facebook twitter linkedin google gplus pinterest mail share search arrow-right arrow-left arrow print vcard

A Picture May Say 1,000 Words, But a Thumbs-Up Emoji Can Say “I Agree” to the Terms of a Contract, According to a Canadian Court


By Deborah S. Lapin

Most people who use emojis in their text messages or emails do so for the shorthand convenience they provide. Laughter, sadness, anger, congratulations, an invitation to lunch – all can be expressed with the push of one key. But according to one Canadian court, the πŸ‘ emoji – used by millions of people every day to convey a positive reaction or approval – can go beyond a playful communication tool and form the basis of a legally binding contract. 

The decision by a judge in a small town in Saskatchewan certainly has no binding precedential effect on American courts. But the basic principles of contract law are the same in both countries, and the ruling that aπŸ‘can be effectively the same as a signature on a contract opens the door for similar decisions south of the Canadian border. 

The case of South West Terminal Ltd. v. Achter Land & Cattle Ltd. arose when the plaintiff, a grain buyer, sent a mass text message advising clients that the company was looking to buy 87 tons of flax at a specified price. One of the plaintiff’s representatives, Kent Mickleborough, spoke with farmer Chris Achter on the phone and texted a picture of a contract signed by Mickleborough, asking the farmer to “please confirm flax contract” in the message. Achter responded by texting back a thumbs-up emoji. 

When Achter failed to deliver the flax, South West Terminal sued for breach of contract. Noting that previous contracts had been confirmed by text message, South West Terminal argued that the thumbs-up was Achter’s acceptance of the terms of the agreement. Achter asserted that the emoji simply meant he had received the contract, not that he intended to be bound by it.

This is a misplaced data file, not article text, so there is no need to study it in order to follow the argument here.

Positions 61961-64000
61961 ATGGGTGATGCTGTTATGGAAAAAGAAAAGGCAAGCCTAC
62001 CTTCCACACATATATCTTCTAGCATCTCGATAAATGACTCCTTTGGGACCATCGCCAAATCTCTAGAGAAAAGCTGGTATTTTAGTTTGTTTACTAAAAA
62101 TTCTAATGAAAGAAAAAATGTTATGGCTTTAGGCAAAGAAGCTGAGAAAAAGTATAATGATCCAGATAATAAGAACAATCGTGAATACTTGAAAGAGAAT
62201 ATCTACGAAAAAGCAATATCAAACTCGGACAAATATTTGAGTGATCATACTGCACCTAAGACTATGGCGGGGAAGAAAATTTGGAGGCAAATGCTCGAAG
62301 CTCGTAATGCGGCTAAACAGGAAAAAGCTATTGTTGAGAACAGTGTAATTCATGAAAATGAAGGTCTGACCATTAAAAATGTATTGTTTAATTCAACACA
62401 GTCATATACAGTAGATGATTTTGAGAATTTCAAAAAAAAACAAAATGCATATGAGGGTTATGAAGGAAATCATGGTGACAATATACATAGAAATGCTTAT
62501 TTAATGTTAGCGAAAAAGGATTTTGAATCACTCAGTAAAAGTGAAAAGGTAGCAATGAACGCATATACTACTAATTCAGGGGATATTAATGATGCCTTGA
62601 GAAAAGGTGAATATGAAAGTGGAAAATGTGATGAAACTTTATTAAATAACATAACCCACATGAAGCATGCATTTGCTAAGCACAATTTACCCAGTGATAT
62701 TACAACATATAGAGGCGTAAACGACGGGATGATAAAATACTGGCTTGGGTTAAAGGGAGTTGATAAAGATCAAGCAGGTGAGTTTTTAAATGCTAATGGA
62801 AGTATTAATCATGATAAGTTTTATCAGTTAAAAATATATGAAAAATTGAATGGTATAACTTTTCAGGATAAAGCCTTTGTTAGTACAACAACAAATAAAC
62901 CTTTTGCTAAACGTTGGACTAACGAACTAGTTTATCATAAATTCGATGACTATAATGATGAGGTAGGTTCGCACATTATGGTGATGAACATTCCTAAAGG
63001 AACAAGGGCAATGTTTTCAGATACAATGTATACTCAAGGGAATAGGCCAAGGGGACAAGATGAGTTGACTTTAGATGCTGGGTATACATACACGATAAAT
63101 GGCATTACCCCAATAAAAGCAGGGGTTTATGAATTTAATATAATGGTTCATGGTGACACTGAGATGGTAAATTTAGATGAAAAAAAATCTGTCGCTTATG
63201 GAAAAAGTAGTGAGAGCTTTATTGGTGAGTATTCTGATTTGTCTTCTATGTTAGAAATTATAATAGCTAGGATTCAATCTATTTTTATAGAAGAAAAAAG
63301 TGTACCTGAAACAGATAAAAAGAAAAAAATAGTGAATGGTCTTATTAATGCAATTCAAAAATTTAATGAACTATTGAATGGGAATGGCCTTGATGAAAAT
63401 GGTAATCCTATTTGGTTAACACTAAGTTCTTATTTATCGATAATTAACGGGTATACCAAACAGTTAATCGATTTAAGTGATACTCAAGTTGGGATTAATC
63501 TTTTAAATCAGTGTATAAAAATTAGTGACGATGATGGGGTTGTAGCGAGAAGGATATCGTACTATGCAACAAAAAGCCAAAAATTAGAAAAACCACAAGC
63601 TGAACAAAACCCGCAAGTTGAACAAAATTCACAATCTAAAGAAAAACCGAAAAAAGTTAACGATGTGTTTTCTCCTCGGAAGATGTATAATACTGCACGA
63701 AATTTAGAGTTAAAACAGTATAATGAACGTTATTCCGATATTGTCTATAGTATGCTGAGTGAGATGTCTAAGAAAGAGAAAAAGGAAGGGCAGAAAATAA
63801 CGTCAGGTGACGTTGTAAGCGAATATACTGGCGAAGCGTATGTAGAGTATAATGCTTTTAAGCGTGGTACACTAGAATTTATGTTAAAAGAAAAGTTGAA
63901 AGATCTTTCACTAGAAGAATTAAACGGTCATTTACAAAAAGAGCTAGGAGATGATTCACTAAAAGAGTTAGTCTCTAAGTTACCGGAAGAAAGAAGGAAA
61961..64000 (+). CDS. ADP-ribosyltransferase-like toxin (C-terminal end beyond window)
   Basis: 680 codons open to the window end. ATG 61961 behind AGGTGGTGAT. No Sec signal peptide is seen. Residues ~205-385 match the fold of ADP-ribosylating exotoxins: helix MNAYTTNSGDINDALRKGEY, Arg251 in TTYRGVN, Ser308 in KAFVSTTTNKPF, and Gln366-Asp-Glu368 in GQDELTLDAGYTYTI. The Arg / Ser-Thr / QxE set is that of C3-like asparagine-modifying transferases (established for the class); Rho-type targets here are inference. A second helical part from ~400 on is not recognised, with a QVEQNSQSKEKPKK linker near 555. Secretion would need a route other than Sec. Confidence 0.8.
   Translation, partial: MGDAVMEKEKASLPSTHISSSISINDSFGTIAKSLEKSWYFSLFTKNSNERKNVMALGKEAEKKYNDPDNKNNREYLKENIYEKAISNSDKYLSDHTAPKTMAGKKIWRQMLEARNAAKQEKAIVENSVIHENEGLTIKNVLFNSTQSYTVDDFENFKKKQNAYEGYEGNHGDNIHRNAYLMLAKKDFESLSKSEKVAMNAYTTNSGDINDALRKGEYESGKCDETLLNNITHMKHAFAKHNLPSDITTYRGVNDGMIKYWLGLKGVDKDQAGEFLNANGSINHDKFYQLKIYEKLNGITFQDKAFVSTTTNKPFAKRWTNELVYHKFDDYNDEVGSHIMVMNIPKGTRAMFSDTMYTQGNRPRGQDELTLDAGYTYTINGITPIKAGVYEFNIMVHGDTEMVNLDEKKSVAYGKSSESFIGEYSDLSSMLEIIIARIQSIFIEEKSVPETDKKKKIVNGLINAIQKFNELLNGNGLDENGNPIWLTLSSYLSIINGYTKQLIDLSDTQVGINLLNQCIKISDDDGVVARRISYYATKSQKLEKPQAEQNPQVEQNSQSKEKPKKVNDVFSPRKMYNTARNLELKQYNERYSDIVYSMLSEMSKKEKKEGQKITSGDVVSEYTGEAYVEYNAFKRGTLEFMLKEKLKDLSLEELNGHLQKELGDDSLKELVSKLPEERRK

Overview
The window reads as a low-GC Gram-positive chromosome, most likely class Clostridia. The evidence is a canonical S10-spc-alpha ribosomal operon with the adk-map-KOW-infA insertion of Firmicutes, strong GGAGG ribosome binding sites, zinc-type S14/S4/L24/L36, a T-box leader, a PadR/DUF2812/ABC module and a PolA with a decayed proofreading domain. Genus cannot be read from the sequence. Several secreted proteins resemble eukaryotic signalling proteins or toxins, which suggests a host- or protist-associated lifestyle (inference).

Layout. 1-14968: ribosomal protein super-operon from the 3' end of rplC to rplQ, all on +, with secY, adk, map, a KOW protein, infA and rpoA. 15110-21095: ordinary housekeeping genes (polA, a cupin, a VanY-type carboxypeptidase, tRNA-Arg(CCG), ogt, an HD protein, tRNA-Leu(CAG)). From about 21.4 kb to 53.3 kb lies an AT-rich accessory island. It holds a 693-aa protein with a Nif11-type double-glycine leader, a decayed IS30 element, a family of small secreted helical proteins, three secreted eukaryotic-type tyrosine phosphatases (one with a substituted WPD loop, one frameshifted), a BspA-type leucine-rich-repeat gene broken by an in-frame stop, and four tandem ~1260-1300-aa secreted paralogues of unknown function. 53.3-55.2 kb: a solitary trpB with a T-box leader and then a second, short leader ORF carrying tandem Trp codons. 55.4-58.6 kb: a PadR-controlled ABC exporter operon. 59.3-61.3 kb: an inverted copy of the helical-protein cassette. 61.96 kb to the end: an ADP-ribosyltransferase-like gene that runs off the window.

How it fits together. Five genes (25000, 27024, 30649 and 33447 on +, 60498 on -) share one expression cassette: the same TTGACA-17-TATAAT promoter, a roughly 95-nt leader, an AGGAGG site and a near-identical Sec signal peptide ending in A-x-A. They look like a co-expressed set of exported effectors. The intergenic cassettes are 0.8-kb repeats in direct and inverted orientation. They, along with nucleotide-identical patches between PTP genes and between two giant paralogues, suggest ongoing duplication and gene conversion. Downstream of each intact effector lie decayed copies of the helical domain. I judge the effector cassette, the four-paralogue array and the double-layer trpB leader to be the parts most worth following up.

Looking far afield for precedent and authorities about the origin and use of the thumbs-up emoji and considering the parties’ previous dealings through text messaging, the court acknowledged “that a πŸ‘ emoji is a non-traditional means to ‘sign’ a document” but concluded that “under these circumstances this was a valid way to convey the two purposes of a ‘signature.'” 

The court noted the defendant’s slippery slope argument that allowing πŸ‘ to signify acceptance of a contract “would open up the flood gates to allow all sorts of cases coming forward asking for interpretations as to what various different emojis mean – for example, what does a πŸ‘Š emoji mean or a πŸ€ emoji mean, etc.” However, the court said that it “cannot (nor should it) attempt to stem the tide of technology and common usage” of emojis. “This appears to be the new reality in Canadian society and courts will have to be ready to meet the new challenges that may arise from the use of emojis and the like.”

Given the prolific use of emojis in both personal and business communications, it is only a matter of time before a similar case arises in a U.S. court. In the business context, at least, it is probably best to express yourself in words rather than pictures. If you have any questions about this decision and its impact, please contact Deborah Lapin at Maddin Hauser.